Sierra Community Theatre manager Dustin Gustoff models special headphones, closed-captioning glasses and a closed-captioning reader now available to make moviegoing a more enjoyable experience for all. ANDREW McGINN | JEFFERSON HERALD

Sierra makes moviegoing an equal opportunity experience

New devices serve varying needs

By ANDREW MCGINN
a.mcginn@beeherald.com

New headsets at the Sierra Community Theatre intended for the hearing impaired recently worked wonders for a young moviegoer with autism.

Before, the child always had difficulty making it through a movie.

“He didn’t have a good experience with movies because it was so loud,” Sierra manager Dustin Gustoff said.

Wearing the new headphones — which enable the ambient noise to be turned down and the dialogue to be turned up as needed — the child sat through an entire movie, according to Gustoff.

Then there was the foreign exchange student who recently took advantage of a new personal closed-captioning reader that screws into a seat’s cup holder.

The student, according to Gustoff, found it easier to be able to read the dialogue of an American movie than to try listening to it.

With so many new accommodations for people of varying needs, the Sierra Community Theatre is living up to its name like never before.

The new devices are free to use for the asking, Gustoff said, but few patrons know of their availability.

They include 10 headsets, two of the cup holder-mounted closed-captioning readers and one pair of closed-captioning glasses that don’t require the wearer to take their eyes off the screen to read dialogue.

A year ago, the Sierra began experimenting with how it could better accommodate moviegoers with special needs, initially holding what it billed as “lower-volume Mondays” over five nights in September 2016.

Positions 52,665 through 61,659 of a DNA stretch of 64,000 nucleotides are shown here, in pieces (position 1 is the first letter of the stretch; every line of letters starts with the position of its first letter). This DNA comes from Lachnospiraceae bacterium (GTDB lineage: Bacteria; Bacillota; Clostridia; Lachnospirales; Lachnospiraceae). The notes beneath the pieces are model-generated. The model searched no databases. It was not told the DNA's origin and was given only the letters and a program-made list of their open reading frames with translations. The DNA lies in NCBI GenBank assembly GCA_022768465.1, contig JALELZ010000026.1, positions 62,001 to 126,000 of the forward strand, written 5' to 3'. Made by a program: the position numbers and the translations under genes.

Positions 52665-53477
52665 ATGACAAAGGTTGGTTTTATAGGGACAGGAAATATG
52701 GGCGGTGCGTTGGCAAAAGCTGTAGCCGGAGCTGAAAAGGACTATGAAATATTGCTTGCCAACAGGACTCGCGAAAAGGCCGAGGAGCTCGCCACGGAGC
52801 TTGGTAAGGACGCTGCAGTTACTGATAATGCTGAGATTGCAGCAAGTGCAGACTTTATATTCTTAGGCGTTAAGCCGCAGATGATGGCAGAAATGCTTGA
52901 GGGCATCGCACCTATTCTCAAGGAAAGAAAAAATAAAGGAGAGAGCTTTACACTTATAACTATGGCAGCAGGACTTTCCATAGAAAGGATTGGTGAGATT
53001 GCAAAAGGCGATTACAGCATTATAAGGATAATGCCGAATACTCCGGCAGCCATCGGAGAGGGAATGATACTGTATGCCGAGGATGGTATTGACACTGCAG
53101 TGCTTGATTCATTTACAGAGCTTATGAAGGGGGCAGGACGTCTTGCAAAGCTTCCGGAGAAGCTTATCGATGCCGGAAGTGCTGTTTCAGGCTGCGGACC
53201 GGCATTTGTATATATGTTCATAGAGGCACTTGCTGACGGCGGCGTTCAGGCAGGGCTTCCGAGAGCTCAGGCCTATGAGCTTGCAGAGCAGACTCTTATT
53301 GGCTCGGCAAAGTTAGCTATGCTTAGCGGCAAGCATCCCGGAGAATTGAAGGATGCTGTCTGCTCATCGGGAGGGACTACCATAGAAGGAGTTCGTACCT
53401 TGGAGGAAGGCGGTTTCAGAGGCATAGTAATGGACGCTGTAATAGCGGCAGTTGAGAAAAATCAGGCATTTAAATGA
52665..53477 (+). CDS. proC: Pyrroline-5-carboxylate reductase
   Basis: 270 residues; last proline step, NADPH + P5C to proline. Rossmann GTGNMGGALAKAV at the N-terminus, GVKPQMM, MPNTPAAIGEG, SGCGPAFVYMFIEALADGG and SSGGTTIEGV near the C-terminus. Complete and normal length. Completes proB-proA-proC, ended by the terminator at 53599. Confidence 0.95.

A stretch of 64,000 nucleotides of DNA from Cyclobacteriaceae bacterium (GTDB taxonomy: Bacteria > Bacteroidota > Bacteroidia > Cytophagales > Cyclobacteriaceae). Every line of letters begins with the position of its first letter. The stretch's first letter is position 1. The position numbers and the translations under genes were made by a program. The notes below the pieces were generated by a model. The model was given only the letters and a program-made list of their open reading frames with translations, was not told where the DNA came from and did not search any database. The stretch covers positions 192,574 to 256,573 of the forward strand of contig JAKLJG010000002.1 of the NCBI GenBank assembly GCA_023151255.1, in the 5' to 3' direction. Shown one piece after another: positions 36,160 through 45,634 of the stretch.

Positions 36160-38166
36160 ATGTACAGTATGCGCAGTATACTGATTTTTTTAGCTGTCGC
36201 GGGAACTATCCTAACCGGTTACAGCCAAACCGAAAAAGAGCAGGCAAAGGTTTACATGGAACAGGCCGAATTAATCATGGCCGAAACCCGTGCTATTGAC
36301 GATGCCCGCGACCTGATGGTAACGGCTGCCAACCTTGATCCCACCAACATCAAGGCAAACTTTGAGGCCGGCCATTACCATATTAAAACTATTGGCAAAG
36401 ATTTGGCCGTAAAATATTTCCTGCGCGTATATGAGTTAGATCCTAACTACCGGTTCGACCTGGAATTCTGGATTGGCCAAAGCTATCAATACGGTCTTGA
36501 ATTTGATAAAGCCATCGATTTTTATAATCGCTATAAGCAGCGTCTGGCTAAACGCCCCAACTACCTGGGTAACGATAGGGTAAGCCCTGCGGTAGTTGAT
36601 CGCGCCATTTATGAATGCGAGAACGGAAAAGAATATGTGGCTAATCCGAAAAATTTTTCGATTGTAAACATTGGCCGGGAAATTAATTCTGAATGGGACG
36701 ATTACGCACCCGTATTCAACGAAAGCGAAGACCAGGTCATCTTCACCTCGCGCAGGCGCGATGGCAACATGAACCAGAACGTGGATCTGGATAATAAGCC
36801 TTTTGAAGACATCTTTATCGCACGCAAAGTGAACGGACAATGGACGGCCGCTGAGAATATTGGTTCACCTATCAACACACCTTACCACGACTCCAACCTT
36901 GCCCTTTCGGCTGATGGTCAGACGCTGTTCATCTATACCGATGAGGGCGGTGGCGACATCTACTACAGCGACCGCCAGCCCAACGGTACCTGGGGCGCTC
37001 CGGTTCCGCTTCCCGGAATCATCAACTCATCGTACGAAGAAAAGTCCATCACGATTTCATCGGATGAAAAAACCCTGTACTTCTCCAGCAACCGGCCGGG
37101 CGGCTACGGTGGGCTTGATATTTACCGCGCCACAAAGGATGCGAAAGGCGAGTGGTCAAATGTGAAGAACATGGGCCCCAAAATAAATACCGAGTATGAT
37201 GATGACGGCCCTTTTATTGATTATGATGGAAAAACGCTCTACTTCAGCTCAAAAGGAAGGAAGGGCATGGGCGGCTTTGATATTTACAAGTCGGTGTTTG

On those nights, Gustoff also turned on open-captioning, in which the dialogue appears as text on the screen.

The new, more personalized aids are a vast improvement.

“This is so much better,” Gustoff said.

The theater — now about five years since reopening as a community-owned nonprofit with digital projection and sound — also recently put a second popcorn popper into service.

Donations received in January during the theater’s annual Classics Week financed the new popper at a cost of more than $5,000.

“We had an amazing Classics Week,” Gustoff said.

The new popper augments a popper that’s been in use at the local theater since at least 1986, when it was part of the Fridley Theatres chain of movie houses.

Classics Week will return for a fourth year this winter, Gustoff said.

Gustoff is also preparing for what likely will be the year’s biggest movie — “Star Wars: Episode VIII” — in December.

The movie, “The Last Jedi,” will feature the return of Mark Hamill as Luke Skywalker after 34 years.

The Sierra didn’t open Episode VII, “The Force Awakens,” in 2015 due to a requirement by Disney that it play the single-screen local theater for four weeks.

Gustoff at that time was hesitant to hold any movie for so long.

This time, he said it’s a good possibility “The Last Jedi” will be in Jefferson on opening night, Dec. 15.

“Four weeks is four weeks,” he said. “As long as we promote it properly, I think we can do four weeks.”

May the Force be with them.

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